The next a few nights, Yan dare not turn on the computer, vaguely think she will see
that man with baseball cap again, faint to think it will be some things that should not
have happened. She borrowed a DVD from a friend, which is a long South Korea
television drama she seldom watches. That day, while watching at the play of a love
story of young and handsome men and women, her college classmate, a close friend of
her called. Her friend is in New York city, on a business trip from China. Her whole trip
package costs are paid by the United States sponsored company, so she is happily in a
hotel called to renew old friendships, talking about the current situation of their old
college classmates. Yan’s friend said that one day she happen to see Yan’s college
lover. He told Yan’s friends that he had just divorced. He also asked for Yan's phone
number. Yan’s friends just about to inform, and then hesitated and finally used an
excuse of not remembering in mind. She now asked Yan if she want to get back to him.
Yan said no need. Yan's mind emerges out of a long absence tall man, with young
sunny face. That pure and naïve college times! Yan is now recalled as something to
someone else. Seventeen-year-old boys and girls love, as demonstrated in this Korean
drama, it seems too ideal and unreal, although it is pure beautiful, but now in a forty-
year-old woman's eyes, more like no water's enough when you have crossed the sea.
The sweet memories, just like a red maple leaf caught into the book, can only come up
occasionally for that after taste.
After that phone call, Yan is no longer want to see the video drama, and mysteriously
she turned on the computer, strolled to the Internet, then slipped into the chat room.
Just got in, she saw a flashing head signal with baseball cap: "Hey, you finally appeared!
Every day I have been looking for you." Before Yan answered, he sent one sentence
after another: "Was it what I said about a dream love which made you uncomfortable? I
have no other meanings, just tell the truth only. My father had gong to China to teach
English many years ago. I grew up with what he described the beauty of the Orient
women which touched my heart, he also taught me to read Chinese. If you do not
believe me, you can quiz me to see the extent of my Chinese level! " What he said
made Yan a little bit embarrassed and felt like to gauge the heart of a gentleman with
one's own mean measure.
Yan asked him in addition to know how to say "Hello" in Chinese, what else he know?
He told her that he could not speak Chinese Mandarin, because his father’s Chinese
speaking had a strong American accent. But he can read Chinese, and with the help of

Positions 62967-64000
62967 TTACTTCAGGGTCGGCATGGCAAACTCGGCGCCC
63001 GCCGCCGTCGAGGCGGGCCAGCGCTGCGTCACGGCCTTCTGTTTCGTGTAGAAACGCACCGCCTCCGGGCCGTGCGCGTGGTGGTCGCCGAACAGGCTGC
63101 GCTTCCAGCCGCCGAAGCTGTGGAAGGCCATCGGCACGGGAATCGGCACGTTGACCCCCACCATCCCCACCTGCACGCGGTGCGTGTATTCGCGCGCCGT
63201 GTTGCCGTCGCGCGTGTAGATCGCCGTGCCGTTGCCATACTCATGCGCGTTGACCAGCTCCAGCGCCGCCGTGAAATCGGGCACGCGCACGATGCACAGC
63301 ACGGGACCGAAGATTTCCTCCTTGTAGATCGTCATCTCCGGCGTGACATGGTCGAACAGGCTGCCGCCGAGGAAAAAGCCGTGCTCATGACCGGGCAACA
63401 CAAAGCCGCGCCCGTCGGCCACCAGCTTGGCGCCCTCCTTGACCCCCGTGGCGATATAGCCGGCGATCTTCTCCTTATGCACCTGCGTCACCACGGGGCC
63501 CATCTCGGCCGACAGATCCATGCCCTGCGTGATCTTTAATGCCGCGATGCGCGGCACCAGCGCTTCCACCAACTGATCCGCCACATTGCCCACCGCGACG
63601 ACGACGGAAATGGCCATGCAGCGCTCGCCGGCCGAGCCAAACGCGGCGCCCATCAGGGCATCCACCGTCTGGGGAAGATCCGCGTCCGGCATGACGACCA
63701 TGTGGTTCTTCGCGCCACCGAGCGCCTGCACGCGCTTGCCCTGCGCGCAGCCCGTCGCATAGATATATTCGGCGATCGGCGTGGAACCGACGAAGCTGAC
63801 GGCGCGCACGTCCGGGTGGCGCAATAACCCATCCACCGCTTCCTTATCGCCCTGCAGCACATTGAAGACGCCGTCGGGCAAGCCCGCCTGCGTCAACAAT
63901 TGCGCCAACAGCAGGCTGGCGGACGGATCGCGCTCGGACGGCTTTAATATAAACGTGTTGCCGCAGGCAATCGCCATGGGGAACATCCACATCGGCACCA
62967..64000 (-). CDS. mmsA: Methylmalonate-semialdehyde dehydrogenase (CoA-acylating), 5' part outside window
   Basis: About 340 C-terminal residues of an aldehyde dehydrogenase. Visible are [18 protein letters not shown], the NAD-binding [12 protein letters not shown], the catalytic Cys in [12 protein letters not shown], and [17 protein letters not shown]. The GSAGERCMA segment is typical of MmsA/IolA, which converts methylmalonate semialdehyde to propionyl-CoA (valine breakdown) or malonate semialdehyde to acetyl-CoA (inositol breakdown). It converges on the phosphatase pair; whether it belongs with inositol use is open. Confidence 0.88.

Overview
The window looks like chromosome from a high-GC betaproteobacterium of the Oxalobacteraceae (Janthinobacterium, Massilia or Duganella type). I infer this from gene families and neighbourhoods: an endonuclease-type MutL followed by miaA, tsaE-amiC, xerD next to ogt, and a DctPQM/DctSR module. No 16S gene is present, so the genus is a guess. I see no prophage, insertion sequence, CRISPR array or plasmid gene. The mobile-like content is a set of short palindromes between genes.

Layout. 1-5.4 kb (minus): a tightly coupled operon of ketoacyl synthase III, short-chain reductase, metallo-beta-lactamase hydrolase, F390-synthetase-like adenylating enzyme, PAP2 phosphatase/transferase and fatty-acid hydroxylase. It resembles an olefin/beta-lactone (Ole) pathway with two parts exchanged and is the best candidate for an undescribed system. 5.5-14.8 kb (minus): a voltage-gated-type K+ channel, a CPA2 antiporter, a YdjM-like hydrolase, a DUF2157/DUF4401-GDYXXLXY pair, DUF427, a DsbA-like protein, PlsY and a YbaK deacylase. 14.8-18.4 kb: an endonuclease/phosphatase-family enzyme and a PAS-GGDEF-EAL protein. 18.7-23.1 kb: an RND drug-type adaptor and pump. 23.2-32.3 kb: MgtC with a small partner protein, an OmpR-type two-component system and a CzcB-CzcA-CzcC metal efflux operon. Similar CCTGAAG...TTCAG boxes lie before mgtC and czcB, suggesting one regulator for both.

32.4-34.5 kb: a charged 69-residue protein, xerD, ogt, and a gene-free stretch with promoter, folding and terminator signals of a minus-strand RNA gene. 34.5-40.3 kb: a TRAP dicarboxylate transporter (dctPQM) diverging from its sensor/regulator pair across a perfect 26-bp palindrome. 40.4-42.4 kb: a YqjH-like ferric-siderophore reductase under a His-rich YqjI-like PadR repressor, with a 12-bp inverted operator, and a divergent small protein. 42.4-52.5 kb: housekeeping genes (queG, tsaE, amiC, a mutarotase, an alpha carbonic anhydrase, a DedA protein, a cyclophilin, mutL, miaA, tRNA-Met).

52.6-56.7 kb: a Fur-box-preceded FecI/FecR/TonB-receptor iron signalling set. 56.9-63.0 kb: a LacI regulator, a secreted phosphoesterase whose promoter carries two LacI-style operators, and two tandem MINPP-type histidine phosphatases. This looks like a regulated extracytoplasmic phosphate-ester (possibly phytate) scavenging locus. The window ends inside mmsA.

the dictionary, know pretty close meaning. He mentioned Confucius, also referred to his
childhood, his father taught him the Three Character Classic. Yan's curiosity is rising,
she'd like to see what extent Chinese level can be reached for an American. She is
thinking foe a moment and sent a poem which was written by a modern Chinese
famous poet Shu Ting called “Perhaps” .
Chinese Poem……“也许我们的心事 总是没有读者 也许路开始已错 结果还是错
也许我们点起一个个灯笼 又被大风一个个吹灭 也许燃尽生命烛照别人 身边却没有取暖之火
也许泪水流尽 土地更加肥沃 也许我们歌唱太阳 也被太阳歌唱着
也许肩上越是沉重 信念越是巍峨 也许为一切苦难疾呼 对个人的不幸只好沉默
也许 由于不可抗拒的召唤 我们没有其他选择”
He got it and asked: "Can you give me some time? I may need to look up some new
words for me." Of course you can! Yan turns to other web sites for browsing. Less than
about half a hour, he passed over his English translation for the poem:
"Perhaps our worries will go unknown
Perhaps my journey begin on the wrong road
and still continues in the wrong direction
Perhaps the lantern we raise is extinguished by the wind
Perhaps our light shine on another
Perhaps our tears flow to the ground make it more fertile
Perhaps we will sing to the sun
Perhaps the sun will sing to us
Perhaps the burden on our shoulders will increase
as our faith cries out against misery and bitterness are silent
Perhaps we have no other choice "
In the last line, then, he wrote: "If my translation is not accurate, please correct me.
And, well, how have you been today?" Yan reading the words he sent over, do not
know why, there is a little wet feeling in her eyes. How long has no one cared about her
days going on each day? Why in the middle of the night, she is, with an American man
growing up in this side of earth, talking about a poem which was written at the other side
of the earth?
That night, they chatted online for a long time, talking about Yan's hometown, speaking
of his father had set foot in the old China. . . . . . Yan figured out his age about thirty
seven or thirty eight, as he mentioned that his father went to China over 50 years ago
to teach English, when the establishment of Red China, his father came back to the
United States and were married. He had five brothers, he is the youngest one. His
elder brother was about eighteen years older than him. He did not ask her about her
private family information such as marriage etc., so Yan thinks they are building up
a quiet "normal" relationship between two online chatters, therefore safe and nothing
worth worried inside.
When Yan's husband came home with the back garage door rings, Yan said to him: "I
have to go! Thank you for telling me so much interesting things. I am very happy
tonight! See you tomorrow!" He responded quickly: "See you tomorrow!" Plus a smiling
To be Continued
|出轨的中年女人 （原创小说 二）|